This is a list of resources on how you can sustainability support the Black community through continuous self-education on anti-racism.
Knowledge is power and reading a book is one of the most important tools in self-education. Books help us understand subjects we know little to nothing about. It is one of the many ways we can open our eyes to the reality of the history of the United States. Here are some book recommendations and articles to read to learn more. These are a few of many book titles discussing this topic. We urge you to continue reading on this subject beyond this book list and continue self-educating yourselves:
Between the World and Me by Ta-Nehisis Coates
How to be an Antiracist by Ibram X Kendi
Me and White Supremacy: Combat Racism, Change the World, and Become a Good Ancestor by Layla F. Saad
So You Want to Talk About Race by Ijeoma Oluo
Stamped From the Beginning: The Definitive History of Racist Ideas in America by Ibram X. Kendi
The New Jim Crow: Mass Incarceration in the Age of Colorblindness by Michelle Alexander
The Warmth of Other Suns: The Epic Story of America’s Greatest Migration by Isabel Wilkerson
White Rage: The Unspoken Truth of Our Racial Divide by Carol Anderson
Why are all the Black Kids Sitting Together in the Cafeteria: And Other Conversations About Race by Beverly Daniel Tatum
A crucial component in being an ally is listening with the intent of understanding and learning. It is our responsibility to take initiative in educating ourselves and in turn, educating those around us who are unaware. If we want to dismantle racism and be antiracist, we must learn about the deep-rooted history of oppression and discrimination in the United States and the present day issues. Here are five podcast recommendations to get you started:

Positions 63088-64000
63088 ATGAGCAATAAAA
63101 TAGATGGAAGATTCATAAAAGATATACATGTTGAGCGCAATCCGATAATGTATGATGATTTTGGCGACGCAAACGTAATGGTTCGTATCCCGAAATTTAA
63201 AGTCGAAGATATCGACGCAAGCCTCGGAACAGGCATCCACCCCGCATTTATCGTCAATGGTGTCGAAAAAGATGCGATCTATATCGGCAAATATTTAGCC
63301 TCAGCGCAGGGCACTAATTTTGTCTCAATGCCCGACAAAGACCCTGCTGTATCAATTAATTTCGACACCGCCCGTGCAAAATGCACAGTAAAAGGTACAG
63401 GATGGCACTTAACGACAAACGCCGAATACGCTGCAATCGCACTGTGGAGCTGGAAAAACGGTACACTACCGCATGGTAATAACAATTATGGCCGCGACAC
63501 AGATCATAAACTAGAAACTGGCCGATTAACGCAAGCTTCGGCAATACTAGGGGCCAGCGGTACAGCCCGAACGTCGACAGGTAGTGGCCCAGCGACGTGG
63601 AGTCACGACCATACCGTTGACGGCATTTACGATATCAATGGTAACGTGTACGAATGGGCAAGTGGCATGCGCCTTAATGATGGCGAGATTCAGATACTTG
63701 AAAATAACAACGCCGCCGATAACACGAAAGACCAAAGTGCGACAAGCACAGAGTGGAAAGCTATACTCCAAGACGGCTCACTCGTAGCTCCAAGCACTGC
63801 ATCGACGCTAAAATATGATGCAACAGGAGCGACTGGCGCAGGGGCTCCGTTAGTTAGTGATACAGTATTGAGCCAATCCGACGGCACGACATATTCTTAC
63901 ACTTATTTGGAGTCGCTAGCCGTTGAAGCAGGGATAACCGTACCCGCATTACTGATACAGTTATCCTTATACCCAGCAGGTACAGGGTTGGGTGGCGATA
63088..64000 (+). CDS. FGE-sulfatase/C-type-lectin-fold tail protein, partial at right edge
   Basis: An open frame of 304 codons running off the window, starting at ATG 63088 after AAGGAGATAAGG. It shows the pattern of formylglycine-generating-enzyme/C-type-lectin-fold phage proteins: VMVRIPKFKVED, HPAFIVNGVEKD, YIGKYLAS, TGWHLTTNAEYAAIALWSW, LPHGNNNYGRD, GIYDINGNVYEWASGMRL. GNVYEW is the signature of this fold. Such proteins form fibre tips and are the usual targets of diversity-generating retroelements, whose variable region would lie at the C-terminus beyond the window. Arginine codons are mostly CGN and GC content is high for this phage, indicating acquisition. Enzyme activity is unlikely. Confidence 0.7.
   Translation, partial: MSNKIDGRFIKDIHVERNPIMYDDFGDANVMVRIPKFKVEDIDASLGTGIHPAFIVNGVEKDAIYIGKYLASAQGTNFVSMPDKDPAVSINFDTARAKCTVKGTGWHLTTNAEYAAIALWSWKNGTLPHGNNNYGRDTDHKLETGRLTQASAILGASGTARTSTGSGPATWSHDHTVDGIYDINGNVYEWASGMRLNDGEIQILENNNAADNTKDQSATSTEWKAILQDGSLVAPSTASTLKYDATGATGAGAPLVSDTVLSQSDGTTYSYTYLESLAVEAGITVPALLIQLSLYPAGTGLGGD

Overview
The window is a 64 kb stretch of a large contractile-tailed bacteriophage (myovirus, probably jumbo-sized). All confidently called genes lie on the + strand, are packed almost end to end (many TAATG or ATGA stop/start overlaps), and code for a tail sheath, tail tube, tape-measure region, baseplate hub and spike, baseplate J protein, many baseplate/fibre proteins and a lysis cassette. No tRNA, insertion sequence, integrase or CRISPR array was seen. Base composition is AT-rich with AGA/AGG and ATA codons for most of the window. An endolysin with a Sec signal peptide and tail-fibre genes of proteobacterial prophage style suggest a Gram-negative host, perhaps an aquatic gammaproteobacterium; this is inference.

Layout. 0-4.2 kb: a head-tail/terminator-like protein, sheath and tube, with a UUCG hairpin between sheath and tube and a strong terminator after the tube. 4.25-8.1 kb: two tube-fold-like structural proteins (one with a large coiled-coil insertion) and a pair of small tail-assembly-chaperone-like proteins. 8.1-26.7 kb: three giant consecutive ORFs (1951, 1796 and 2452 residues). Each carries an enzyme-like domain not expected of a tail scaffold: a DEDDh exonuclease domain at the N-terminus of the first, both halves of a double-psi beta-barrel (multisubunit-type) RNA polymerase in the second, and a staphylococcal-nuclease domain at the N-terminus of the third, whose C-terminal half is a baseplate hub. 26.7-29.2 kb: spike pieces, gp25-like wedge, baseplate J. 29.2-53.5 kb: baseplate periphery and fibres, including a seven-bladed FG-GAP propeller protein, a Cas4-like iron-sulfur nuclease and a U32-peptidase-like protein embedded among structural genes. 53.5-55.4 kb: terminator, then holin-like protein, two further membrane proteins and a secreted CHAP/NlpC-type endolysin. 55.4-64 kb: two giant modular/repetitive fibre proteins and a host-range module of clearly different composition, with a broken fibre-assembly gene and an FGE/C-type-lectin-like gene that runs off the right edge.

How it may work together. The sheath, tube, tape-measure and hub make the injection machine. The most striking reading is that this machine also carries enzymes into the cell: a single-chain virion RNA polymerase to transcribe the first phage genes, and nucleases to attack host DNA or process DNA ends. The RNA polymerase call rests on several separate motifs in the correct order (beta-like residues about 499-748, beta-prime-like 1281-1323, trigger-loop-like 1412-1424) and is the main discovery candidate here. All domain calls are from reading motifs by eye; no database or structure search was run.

1619 — A podcast from The New York Times addressing the beginning of American slavery and how slavery transformed America.
Brené Brown with Ibram X. Kendi on How to Be an Antiracist — Brené Brown speaks with Professor Ibram X. Kendi, New York Times bestselling author of How to Be an Antiracist and the Director of the Antiracist Research and Policy Center at American University. They discuss racial disparities, policy, and equality, and focus on How to Be an Antiracist, a groundbreaking approach to understanding uprooting racism and inequality in our society and in ourselves.
Momentum: A Race Forward Podcast — Featuring movement voices, stories, and strategies for racial justice. Co-hosts Chevon and Hiba give their unique takes on race and pop culture, and uplift narratives of hope, struggle, and joy, as we continue to build the momentum needed to advance racial justice in our policies, institutions, and culture. Build on your racial justice lens and get inspired to drive action by learning from organizational leaders and community activists.
Scene on Radio: Seeing White — A 14-part series exploring whiteness in America, where it came from, what it means, and how it works.
Code Switch — The fearless conversations about race that you’ve been waiting for. Hosted by journalists of color, the podcast tackles the subject of race head-on. We explore how it impacts every part of society—from politics and pop culture to history, sports, and everything in between. This podcast makes ALL OF US part of the conversation—because we’re all part of the story.
How to Talk to Your Kids About Racism
Addressing race, racism, and the current protests can be a difficult topic to talk about with your children. However, these conversations are important in order for children to understand what is happening and why. Here are resources on how to navigate the conversation:
Books for Children
Coretta Scott King Book Award Winners — Awards are given to outstanding African American authors and illustrators of books for children and young adults that demonstrate an appreciation of African American culture and universal human values.
Attend the Sesame Street Town Hall on Saturday, June 6. The town hall will air on CNN, CNN International and CNN en Español. It will stream live on CNN.com’s homepage and across mobile devices via CNN’s apps, without requiring a cable log-in. For more information: https://www.cnn.com/2020/06/02/us/cnn-sesame-street-standing-up-to-racism/index.html